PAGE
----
The passage of a cold front has paved the way for fresh arctic air to erase the mild start to spring in the Midwest and East.

    Gone is the warmth that sent temperatures into the 50s in Boston, 60s in New York City and 70s in Washington, D.C., on Saturday.

    This cold spell will produce high and low temperatures on par with typical January readings (in terms of averages, not what was recorded during this past frigid January).



    As another way to put the cold in perspective to late March, highs will be roughly 15 to 20 degrees below normal in the Midwest and Northeast and up to 25 degrees below normal in the Upper Midwest.

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    By Wednesday, Duluth and International Falls, Minn., will experience at least two days of highs in the teens and subzero overnight lows this week.

    Highs in the 20s will return to Minneapolis, Detroit and Chicago. Temperatures will be held to the 30s southward to St. Louis and Cincinnati on Tuesday.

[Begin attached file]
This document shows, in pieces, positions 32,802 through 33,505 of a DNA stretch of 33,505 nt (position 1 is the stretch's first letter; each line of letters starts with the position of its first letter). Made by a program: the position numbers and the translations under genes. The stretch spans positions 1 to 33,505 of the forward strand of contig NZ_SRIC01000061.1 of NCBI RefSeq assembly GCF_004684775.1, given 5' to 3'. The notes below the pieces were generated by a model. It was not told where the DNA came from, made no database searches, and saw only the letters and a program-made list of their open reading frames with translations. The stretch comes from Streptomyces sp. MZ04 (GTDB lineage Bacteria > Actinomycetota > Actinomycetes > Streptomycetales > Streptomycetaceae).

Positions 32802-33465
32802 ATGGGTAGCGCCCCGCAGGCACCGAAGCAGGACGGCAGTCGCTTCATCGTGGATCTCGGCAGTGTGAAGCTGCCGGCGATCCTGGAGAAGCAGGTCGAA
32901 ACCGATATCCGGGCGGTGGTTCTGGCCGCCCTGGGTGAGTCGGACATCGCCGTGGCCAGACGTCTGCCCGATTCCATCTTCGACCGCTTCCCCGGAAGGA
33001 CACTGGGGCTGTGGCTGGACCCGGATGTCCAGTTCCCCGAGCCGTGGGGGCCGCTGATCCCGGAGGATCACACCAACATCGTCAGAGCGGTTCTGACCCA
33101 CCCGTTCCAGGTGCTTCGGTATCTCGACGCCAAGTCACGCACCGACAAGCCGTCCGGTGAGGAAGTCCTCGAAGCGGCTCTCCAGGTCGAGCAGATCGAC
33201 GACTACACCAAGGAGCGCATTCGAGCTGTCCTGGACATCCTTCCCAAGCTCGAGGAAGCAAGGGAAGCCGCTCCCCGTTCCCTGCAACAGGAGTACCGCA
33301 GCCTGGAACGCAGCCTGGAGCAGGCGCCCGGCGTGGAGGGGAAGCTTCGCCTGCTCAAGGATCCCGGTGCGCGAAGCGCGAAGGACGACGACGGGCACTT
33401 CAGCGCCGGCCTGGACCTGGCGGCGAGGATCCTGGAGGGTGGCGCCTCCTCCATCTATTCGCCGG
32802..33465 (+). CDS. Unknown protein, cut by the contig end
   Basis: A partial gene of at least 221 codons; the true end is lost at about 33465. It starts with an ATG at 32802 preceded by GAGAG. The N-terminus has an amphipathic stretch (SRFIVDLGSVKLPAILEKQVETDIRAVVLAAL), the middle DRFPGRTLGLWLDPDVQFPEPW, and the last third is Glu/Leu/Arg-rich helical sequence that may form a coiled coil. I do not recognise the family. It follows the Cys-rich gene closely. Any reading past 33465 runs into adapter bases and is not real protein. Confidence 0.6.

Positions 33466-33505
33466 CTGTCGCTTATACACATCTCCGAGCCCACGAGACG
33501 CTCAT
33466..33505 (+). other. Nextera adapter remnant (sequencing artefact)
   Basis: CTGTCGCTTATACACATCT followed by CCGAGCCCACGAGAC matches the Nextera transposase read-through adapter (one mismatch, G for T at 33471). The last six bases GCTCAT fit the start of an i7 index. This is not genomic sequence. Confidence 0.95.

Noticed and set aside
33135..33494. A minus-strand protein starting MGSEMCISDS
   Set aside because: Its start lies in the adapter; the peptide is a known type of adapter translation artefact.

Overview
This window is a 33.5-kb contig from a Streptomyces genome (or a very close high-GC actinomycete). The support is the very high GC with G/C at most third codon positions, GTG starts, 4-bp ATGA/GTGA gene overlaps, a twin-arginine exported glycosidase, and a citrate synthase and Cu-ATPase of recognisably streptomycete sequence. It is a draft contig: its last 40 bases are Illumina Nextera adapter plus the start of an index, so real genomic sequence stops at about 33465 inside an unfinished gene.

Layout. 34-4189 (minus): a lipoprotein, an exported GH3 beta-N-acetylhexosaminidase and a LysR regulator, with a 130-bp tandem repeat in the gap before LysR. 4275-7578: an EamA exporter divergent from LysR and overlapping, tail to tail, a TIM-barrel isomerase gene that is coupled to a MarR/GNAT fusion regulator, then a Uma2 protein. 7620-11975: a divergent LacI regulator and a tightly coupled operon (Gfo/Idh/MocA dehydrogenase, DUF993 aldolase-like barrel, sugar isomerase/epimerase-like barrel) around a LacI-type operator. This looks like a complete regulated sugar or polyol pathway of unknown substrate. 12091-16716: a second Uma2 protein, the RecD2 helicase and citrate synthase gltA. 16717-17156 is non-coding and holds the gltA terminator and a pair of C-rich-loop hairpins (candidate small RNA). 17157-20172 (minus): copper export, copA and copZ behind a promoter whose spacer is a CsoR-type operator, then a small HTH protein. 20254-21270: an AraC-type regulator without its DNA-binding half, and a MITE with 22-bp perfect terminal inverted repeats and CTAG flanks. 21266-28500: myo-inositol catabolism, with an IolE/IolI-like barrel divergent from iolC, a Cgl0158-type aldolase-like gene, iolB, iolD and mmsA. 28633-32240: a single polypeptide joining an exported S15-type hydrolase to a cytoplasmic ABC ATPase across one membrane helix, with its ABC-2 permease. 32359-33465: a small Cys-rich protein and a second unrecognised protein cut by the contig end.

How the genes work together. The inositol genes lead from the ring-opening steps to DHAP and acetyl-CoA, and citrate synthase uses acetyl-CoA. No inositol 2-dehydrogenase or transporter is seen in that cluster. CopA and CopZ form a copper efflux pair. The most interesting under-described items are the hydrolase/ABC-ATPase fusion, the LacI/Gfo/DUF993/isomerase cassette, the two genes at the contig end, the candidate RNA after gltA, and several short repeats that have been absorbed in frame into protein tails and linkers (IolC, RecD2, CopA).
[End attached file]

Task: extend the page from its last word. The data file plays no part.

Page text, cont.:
Monday will be a cold day across the Northeast with highs in the teens and lower 20s across most of the St. Lawrence Valley, 20s southward to I-84 and 30s in Pittsburgh, New York City, Philadelphia and Atlantic City.

    This latest arctic blast may set the stage for generally nuisance snow to spread across the Midwest Monday through Tuesday, while a eastern New England is facing the threat of a blizzard at midweek.

    In the wake of the blizzard, Wednesday will feel even colder than Monday across the Northeast as blustery winds howl on the storm's backside.

    Outdoor spring sports and activities are ramping up at the collegiate and high school levels, and the cold threatens to cause problems for participants and spectators.

    "The cold could force the cancellation or postponement of some scheduled events," stated AccuWeather.com meteorologist Mike Doll.

    Athletes will be able to put the winter jackets, extra layers of clothing, hats and gloves they will need to keep themselves warm over the next several days back into the closet later this week with another brief surge of warmth expected.

    RELATED ON SKYE: Off-the-Charts Hottest and Coldest Places on Earth

     

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    Monday, March 24, 2014